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Trial for $30M cocaine bust delayed | Prosecutors not ready

The trial for the $30.9 million cocaine bust which occurred on Virgin Gorda on October 27 last year has been delayed at the Magistrate’s Court because the Office of the Director of Public Prosecution (ODPP) was not ready.

The three-day trial was expected to begin before Magistrate Ayanna Baptiste DaBreo on Wednesday.

However, an attorney representing the ODPP – who was temporarily handling the matter for another counsel who had primary conduct of the case – informed the court that after reviewing the file, certain items were missing.

The Crown counsel said photographic evidence that was taken by the Royal Virgin Islands Police Force, a statement from a Customs Officer and another statement to go along with surveillance footage of the incident in question were all missing.

The second reason given by the Crown was that they were still awaiting word from the US Justice Department for two officers — who were part of the drug bust — to testify via video link.

The prosecuting attorney said they were therefore not sure when they would be able to take the testimonies of the USVI law enforcers.

“On that basis, I am asking for an adjournment,” the Crown counsel told the court.

Not happy

Meanwhile, the defence attorneys involved in the case stated that they were not pleased with the delay.

Attorney-at-law Chesley Oneal Hamilton, who was brought in from St Kitts to assist attorney-at-law Leroy Jones with the trial said common courtesy and decency should have been extended to the defence bearing in mind that he was travelling from abroad.

“We are ready to proceed,” he maintained.

Hamilton and Jones were representing three of the four defendants, namely government accountant Cryton Browne and Venezuelan nationals Wilferedo Lopez Vargas and Hober Morillo Ybarbia.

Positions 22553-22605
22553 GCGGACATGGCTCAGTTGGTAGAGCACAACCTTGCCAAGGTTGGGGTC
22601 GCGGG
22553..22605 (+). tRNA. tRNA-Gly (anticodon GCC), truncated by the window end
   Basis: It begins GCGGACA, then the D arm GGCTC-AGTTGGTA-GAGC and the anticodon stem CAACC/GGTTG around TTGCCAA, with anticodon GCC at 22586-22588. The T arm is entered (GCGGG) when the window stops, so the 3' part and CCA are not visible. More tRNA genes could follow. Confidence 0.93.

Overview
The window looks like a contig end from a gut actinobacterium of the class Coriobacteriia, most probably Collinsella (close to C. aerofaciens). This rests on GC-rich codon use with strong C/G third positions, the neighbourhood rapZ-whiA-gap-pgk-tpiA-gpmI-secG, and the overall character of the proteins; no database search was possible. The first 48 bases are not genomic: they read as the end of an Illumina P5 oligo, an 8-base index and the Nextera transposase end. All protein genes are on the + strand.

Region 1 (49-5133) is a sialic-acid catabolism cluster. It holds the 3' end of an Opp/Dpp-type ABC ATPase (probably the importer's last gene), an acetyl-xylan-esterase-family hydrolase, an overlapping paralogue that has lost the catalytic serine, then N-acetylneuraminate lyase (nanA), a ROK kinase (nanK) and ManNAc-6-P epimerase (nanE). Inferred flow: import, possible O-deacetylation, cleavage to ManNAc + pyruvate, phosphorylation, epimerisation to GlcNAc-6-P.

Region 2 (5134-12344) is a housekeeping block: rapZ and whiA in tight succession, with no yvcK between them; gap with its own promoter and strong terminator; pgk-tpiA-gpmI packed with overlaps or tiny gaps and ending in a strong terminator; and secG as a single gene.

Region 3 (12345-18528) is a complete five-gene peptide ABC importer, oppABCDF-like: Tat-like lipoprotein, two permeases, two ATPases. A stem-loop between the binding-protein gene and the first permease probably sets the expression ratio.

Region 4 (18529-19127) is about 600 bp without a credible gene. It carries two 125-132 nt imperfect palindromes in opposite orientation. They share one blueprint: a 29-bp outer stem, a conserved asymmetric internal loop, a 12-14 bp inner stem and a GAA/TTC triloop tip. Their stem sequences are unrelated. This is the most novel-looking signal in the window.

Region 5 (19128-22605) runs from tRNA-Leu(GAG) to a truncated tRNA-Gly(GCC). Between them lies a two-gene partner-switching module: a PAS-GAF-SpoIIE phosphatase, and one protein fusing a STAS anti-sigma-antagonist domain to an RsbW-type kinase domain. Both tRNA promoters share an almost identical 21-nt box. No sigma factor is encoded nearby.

The attorney for Nickel Simon — Reynela Rawlins — told the court that she was concerned about the request for an adjournment and wished the matter to proceed.

She said the Crown could start the trail with the local witnesses.

In response, Magistrate DaBreo agreed that the Crown should have communicated the hurdles they were being faced with.

She further said her concern over the adjournment was that she could not do any trials after June and did not want to commence a trial and not conclude it.

She said if this happens, the defendants would be disadvantaged as the trial would have to recommence before another magistrate.

The then matter was adjourned to March 11.

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5 Comments

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  1. thoughtful sailor says:

    Sadly, how incredibly typical this is. I was involved in a case, once, just a small one, but the ineptitude of the DPP was staggering, including never bothering to ask me if I would be in the Territory in August (I was, and I live here year round). They told the judge I wasn’t here and the case was dismissed, after quite a bit of time and energy on the part of several persons had been spent. It was shocking.

  2. Shorty says:

    Having witnessed prosecutors in action numerous times it is my humble suggestion that they hire paralegals or legal assistants to assist them with their case file research and ensuring every detail of their files are completed before they head to court. That will ease the load of the prosecutors who has alot on their plate and getting police officers and witness statements done and completed may sometimes unintentionally be overlooked. Bottom line they need legal assistants to aid in their simply follow up with officers, witnesses etc.

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  3. Nostalgia says:

    Oh how I miss those days when Terrence Williams was director of public prosecutions – a leader who lead from the front.
    Judges,defence attorneys, criminals had to be on their toes.

  4. Well Sahh says:

    How to beat a case 101 ^^^^^

  5. Enforcement says:

    I think I going to buy a Go-Fast-Boat!

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